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“The Young Scholars English Lecture Series”

Event Dates:
Fudan University (China)
10 May 2024
Dr Mingjun ZHANG
Dr Teng He
Fudan University


This is a new series of lectures introduced by the Philosophy School of Fudan University. Its primary aim is to provide a platform for young teachers to share ideas and present their recent working progress.

Lecture 1: 

Rethinking Augustine’s view of Virtue

 Speaker: Dr Teng He

Dr Ten He is a Junior associate researcher in the School of Philosophy at Fudan University. He received his PhD at University of Bonn at 2021. He works mainly in patristic Philosophy and medieval philosophy. He has published several articles in Journals such as Logos and Pneuma: Chinese Journal of Theology, Sino-Christian Studies, and Religions.

Content: This paper presents Augustine’s critique and transformation of the Stoic perspective on virtue. A major focus of Augustine’s assessment is the Stoic notion of self-sufficiency and virtue as the ultimate good. By introducing and developing the concept of love, Augustine reshapes the earthly and eschatological virtues within a Neoplatonic framework that organizes virtues hierarchically. Virtue is no longer considered solely a disposition of the soul, but rather one whose underlying motives and orientations determine its rightness. Grounded in the idea of love, Augustine contends that properly ordered love can contribute to happiness in this life. In a word, virtue is also self-sufficient in this life, but only when received as love from God.

Lecture 2:

Importance of Lineage-Forming Reproduction in Evolution by Natural Selection

 Speaker: Dr  Zhang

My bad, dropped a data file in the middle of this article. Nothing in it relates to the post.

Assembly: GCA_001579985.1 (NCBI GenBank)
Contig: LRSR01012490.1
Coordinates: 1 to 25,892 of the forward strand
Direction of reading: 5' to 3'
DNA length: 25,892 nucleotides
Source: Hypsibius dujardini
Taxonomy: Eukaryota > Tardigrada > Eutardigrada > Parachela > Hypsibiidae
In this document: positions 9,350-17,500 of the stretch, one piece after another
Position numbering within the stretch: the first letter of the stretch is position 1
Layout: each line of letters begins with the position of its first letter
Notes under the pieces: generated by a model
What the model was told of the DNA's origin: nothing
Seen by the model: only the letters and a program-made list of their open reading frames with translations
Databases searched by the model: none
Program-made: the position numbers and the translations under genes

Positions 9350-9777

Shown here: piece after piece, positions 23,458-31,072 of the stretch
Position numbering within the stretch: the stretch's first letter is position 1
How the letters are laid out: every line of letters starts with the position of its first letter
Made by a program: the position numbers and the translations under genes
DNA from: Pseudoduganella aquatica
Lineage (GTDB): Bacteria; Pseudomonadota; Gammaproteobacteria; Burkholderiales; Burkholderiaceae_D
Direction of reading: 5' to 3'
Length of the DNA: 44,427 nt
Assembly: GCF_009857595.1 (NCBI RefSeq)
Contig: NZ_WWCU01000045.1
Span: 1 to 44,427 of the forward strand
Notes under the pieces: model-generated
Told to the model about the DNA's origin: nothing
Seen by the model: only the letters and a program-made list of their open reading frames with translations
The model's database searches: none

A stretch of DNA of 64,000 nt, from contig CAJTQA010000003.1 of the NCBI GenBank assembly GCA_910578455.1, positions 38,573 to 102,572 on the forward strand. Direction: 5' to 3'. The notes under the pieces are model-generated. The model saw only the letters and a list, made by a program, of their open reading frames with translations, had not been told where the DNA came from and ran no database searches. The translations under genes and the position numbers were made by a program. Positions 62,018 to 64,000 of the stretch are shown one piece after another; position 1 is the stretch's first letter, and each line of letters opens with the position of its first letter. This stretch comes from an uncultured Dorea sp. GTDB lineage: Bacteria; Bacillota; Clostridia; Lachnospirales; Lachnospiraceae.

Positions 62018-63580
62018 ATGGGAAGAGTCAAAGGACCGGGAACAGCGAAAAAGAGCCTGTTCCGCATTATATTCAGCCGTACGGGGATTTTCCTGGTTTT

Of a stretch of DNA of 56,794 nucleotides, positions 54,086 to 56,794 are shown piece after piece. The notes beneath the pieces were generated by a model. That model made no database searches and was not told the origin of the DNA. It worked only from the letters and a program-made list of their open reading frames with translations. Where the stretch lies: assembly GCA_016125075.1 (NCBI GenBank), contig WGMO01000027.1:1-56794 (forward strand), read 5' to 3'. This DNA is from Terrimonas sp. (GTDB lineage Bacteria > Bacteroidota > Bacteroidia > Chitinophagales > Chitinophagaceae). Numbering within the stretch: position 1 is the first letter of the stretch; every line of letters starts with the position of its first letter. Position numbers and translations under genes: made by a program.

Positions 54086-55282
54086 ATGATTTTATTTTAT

Dr Mingjun Zhang is an assistant professor in the Department of Philosophy of Science and Logic, School of Philosophy, Fudan University. He obtained his PhD from the University of Pennsylvania under the supervision of Michael Weisberg, and was trained as a philosopher of biology. His recent work concerns a wide range of topics in the philosophy of biology (including the debates about adaptationism, the nature of natural selection, modelling and explanations in biology) and philosophical issues in evolutionary game theory. He has published several articles in esteemed journals of philosophy of science, including Biology & Philosophy, Studies in History and Philosophy of Science, and Public Understanding of Science.


Charbonneau (2014) and Papale (2021) challenge the necessity of reproduction for evolution by natural selection (ENS) by contending that what really matter for ENS are memory and (re)generation at the population level, rather than lineage-forming reproduction at the local level. In this article, we critically evaluate their reproduction-independent accounts of ENS and defend the importance of lineage-forming reproduction in paradigmatic ENS on both empirical and theoretical grounds. We argue that none of the empirical cases cited by them can demonstrate the existence of paradigmatic ENS without lineage-forming reproduction, and adopting their reproduction-independent accounts of ENS would lead to a series of conceptual and methodological problems.